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Five Star Reggae Review

Radical Vibration: Abaddown

At Steppers, opinions always differ significantly. However, I am completely open-minded in this regard and really appreciate good steppers. I love sound system nights when the bass bursts over the heads of the dancers like storm surges. Nights when body and rhythm become one. A Dub not be repetitive enough at all. What might sound boring on the sofa is just right in the sound system. Only a few beat-makers have mastered the art, this repetitive, meditative, magical Dubs that work so perfectly in the sound system. One of them resides - not in the UK, but in Geneva: Radikal Vibration. The name is program. The four beat producers and sound system operators Sabu, Son'Ja, Robert Safety & Flegus deliver the ultimate hardcore beats, which they decorate with illustrious vocal artists, or give it to the very best. Last year they released the Brother Culture album, Code Name, from which the hit “Jump Up Pon It” emerged. They just started with "Abaddown“(Evidence Music) a second album with various vocalists like King Kong, Mark Wonder, Micah Shemaiah, Teacha Dee, Wayne Smith, Senham Smith and others - but also with four massive ones Dubs after. I'm deeply impressed by that (the emphasis is on "heavy"). Above all Dubs roar in my ears that it is a relief. I would say: This year's Heavy Bass Prize is going - at the last minute - to Switzerland!

Rating: 5 out of 5.

One reply to "Radical Vibration: Abaddown"

Life is hard sometimes!
I would never have thought it possible that I would consider myself reggae and Dub Fan would feel so "obsolete". I feel downright exhausted and on the siding where meadows and trees have grown all over the place.
I also didn't think that I would say:
Reggae or Dub is always the same! But for me the "Dubs “here almost all of them. I will probably have to repeat it over and over again, but a really good bassline works differently in my opinion. The only one who didn't want to be satisfied with this uniformity was probably the last Mohican in terms of TopRootsReggae that still exists. A man who can still develop melodies and who is seldom or never satisfied with limp riddims. We're talking about Micah Shemaiah !!! Better an old riddim from Jamaica than such limp, untalented riddims with the same bassline.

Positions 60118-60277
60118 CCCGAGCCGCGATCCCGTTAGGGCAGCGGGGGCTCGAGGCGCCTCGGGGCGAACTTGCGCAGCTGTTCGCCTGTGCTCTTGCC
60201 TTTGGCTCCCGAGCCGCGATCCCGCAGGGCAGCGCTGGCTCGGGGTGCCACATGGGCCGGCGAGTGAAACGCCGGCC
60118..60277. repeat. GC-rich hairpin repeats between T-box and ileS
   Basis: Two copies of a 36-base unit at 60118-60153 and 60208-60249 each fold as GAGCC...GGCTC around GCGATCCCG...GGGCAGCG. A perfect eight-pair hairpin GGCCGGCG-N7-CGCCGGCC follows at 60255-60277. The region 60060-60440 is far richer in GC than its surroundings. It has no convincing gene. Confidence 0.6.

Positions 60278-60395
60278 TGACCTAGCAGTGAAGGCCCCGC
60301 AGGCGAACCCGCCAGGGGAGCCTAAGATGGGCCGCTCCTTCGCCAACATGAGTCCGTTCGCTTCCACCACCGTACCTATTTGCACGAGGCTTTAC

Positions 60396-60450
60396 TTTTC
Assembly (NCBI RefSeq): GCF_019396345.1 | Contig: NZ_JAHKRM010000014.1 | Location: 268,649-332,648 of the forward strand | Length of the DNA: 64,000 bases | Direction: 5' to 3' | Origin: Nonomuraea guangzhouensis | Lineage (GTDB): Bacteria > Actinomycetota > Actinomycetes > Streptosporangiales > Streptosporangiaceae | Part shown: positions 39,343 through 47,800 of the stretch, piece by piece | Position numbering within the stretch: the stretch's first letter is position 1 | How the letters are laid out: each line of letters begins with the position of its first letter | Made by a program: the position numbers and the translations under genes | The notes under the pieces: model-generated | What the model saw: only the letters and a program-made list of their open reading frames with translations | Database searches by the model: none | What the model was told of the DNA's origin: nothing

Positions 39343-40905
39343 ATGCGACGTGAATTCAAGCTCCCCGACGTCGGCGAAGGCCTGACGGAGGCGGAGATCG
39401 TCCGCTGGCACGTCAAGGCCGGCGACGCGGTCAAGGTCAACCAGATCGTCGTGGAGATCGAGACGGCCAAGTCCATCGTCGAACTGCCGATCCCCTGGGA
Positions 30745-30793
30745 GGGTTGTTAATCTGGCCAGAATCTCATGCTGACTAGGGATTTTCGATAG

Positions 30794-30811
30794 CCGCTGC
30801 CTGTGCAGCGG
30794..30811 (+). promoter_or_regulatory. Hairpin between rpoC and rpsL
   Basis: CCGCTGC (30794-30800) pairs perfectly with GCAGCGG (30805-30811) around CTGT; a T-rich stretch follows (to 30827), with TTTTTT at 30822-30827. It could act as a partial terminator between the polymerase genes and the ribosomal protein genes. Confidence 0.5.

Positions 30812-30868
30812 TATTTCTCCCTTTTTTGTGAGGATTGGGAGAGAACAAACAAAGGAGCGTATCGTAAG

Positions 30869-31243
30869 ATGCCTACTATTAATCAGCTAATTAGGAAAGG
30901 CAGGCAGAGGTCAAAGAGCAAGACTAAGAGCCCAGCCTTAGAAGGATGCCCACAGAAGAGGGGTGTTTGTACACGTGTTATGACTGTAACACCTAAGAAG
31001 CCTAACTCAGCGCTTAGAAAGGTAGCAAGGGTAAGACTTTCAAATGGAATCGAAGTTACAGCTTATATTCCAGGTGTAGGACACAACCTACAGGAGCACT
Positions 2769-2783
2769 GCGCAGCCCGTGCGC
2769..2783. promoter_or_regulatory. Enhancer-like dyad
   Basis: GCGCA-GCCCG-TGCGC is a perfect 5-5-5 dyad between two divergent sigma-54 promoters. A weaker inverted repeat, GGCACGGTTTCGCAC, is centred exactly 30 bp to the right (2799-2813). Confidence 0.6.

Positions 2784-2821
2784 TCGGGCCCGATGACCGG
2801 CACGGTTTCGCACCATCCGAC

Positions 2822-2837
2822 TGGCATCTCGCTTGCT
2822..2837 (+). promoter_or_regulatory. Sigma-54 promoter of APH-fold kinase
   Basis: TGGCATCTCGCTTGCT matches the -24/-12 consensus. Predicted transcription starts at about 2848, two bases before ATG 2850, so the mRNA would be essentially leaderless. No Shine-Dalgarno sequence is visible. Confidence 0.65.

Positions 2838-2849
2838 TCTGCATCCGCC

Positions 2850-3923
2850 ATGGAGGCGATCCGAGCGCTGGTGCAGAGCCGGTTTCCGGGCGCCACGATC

I really like Brother Culture, but most of the others haven't cracked anything for my taste.
Maybe one or the other brought out a very nice single but against Bob Marley, Peter Tosch, Bunny Wailer,
Burning Spear and LKJ (just so everyone knows what I'm talking about, because the list is much longer) are all sleepyies, if I can put it that way as an old reggae fan. King Kong has never inspired me, not even with Roots Radics or Sly and Robbie. Wayne Smith ... you can recommend a good tune from him if there is one.
Infinite, Exile Di Brave, Mark Wonder are all small fruit flies for me, who once rode a good old riddim here and there but did not advance reggae in any way. Everything is mass instead of class. Where are the artists who got the blessing? There are too many free riders. A very clear positive exception is Micah Shemaiah! I think I'm a fan of him ......
These are sometimes harsh words from me, but the hardcore sound is also harsh to me. When the hardcore Dubscene or whatever you want to call this phenomenon, and want to jump up and down for nights on end, then please, but that's okay for me
dreary.
With all the harsh criticism, I still have to say that I sometimes also like one or the other Dub like to listen to from this direction and even abhotte it. But all night long only one bassline, if only slightly modified at all, does not make a sovereign one for me DubEvent off. In addition, this monotonous bass is then so overwhelmed that it is no longer beneficial.
There are much better ones Dubs from Switzerland !!! ………………… ;-)
I'm sorry René, but as you said in the first sentence, the opinions on steppers differ significantly here ……… ..

Greetings from the Good, the Bad and the Ugly …………… .. lemmi

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